On February 10th, 2018, the Think Tank held its first General Meeting of the year.
This GM, lead by Lesha Farias, was more of a class on the most basic and important activist tool, the One-to-One, than a formal meeting.
A simple sentence to sum up the One-to-One is, how to start a conversation that betters your understanding of what makes a person tick politically, with the goal of finding new allies.
The first part of the class involved members finding a partner in someone they have not met, and asking one another questions provided on a pink paper.
The six questions were:
- Why are you here?
- What makes you furious?
- What breaks your heart?
- What do you want for your community?
- Who do you fight for?
- Six was a repeat of 1.
Each member was given one minute to provide their partner an answer. After providing their answer, their partner would then provide theirs. Every two minutes, Lesha would then call for a switch: the process of members finding partners, answering questions, and finding more partners and answers continued, until all questions were taken on by all members.
Reflecting on the February meeting a day later, I am still taken by the energy generated by the people in attendance, and feel rewarded for the optimism I somehow keep going.
All of it took me back a year ago.
I had lost that optimism sometime before I joined the Think Tank at the 2017 February meeting. Following the election and challenges in my private life, I was sure I would die without the companionship of other people. Hence, why I sought out the Think Tank.
In 2017, a lot of our General Meetings were focused on learning more about local government and its institutions, primarily through inviting members of social service agencies to speak about how their systems work.
But for me, the biggest part of 2017 was in the socializing that occured between and during meetings. After finding mentors and friends in the Tank, I started to realize that a few of the major criticisms I had about our municipal and federal government were not “radical” or insane at all.
An example of this deradicalizing and making clear common and sane sense I acquired from listening to my mentors, the elders of the Tank, and the texts they provided:
There are incredible costs members of the business and political class do not consider when they engage in “development” projects, like the Vision 2028 plan advertised throughout 2017, and what makes this horrifying is the business and political classes’ knowledge of this ignorance in their number-collecting.
These costs involve the health of the population within sections of Newark designated for “development”. Vulnerable people, such as the elderly, have already been moved or are planned to be moved from their homes, a result of an expiring Housing and Urban Development grant.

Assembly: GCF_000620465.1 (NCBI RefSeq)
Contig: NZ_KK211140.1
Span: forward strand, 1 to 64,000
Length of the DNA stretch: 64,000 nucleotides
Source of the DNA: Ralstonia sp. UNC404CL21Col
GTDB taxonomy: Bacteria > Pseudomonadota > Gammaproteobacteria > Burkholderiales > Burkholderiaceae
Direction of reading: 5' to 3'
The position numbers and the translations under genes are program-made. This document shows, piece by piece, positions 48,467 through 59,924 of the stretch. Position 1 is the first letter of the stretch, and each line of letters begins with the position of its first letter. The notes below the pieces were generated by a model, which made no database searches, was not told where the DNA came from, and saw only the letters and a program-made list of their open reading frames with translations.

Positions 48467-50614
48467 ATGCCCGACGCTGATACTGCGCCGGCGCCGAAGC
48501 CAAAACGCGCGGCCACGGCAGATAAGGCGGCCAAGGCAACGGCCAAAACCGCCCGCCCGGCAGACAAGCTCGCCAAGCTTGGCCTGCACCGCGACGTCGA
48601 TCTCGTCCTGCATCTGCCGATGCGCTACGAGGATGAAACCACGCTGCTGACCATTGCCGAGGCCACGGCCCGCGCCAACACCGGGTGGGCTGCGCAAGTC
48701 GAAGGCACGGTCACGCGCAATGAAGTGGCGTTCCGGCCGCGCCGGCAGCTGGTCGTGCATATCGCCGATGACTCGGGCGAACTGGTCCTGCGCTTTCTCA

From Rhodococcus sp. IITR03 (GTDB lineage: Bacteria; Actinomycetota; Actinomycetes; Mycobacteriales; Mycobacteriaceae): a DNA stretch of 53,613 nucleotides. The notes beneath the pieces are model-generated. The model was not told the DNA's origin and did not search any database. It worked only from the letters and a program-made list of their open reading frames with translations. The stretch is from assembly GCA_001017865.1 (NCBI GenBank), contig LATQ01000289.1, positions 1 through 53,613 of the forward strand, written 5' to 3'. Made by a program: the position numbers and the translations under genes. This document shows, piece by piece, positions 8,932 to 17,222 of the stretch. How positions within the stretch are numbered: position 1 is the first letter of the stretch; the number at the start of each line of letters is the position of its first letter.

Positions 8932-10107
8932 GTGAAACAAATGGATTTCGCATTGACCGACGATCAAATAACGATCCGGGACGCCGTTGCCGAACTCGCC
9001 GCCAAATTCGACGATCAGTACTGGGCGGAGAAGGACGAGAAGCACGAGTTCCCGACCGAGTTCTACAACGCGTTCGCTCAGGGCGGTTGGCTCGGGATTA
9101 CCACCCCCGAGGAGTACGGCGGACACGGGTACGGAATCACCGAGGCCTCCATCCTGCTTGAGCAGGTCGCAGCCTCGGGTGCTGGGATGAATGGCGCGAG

Already wealthy and powerful people, mostly white men, will buy these buildings for a steal from their buddies in city hall, also mostly white men, so that they may develop these homes for their own profit.
That is just one example lesson I learned as a result from meeting and talking with Think Tank members since I joined last year. It made me feel less insane, and in turn helped me become more vulnerable when talking politics with people.
This is, again, because of comfortably vulnerable people in the Think Tank who using their One-to-One on me. They kept themselves quiet and attentive as I ranted and screamed about what I was seeing around me, thereby teaching me how to be more vulnerable and curious after each question.
Following Lesha’s exercise, members did something similar to what I wrote above, but by speaking before the group: they shared what they learned about other people’s concerns for the community, and, more importantly, recognizing the similarities between what they wanted to change in the world. The group committed to practicing their One-To-Ones, and to bring more people into the Think Tank fold with it.
Perhaps I am only saying this because, as a student of local history, I am mostly ignorant of it. But I felt like I was seeing something big begin in Newark.
Although our group and allies outnumber the Good Old Boys club dictating our lives, we are still a small power in a city of thousands. On the other hand, I can say all of my brothers and sisters in the Tank are now more active than ever as part of a greatly humanistic project, and beginning this year, I think we will grow and achieve more than before as real civic activists.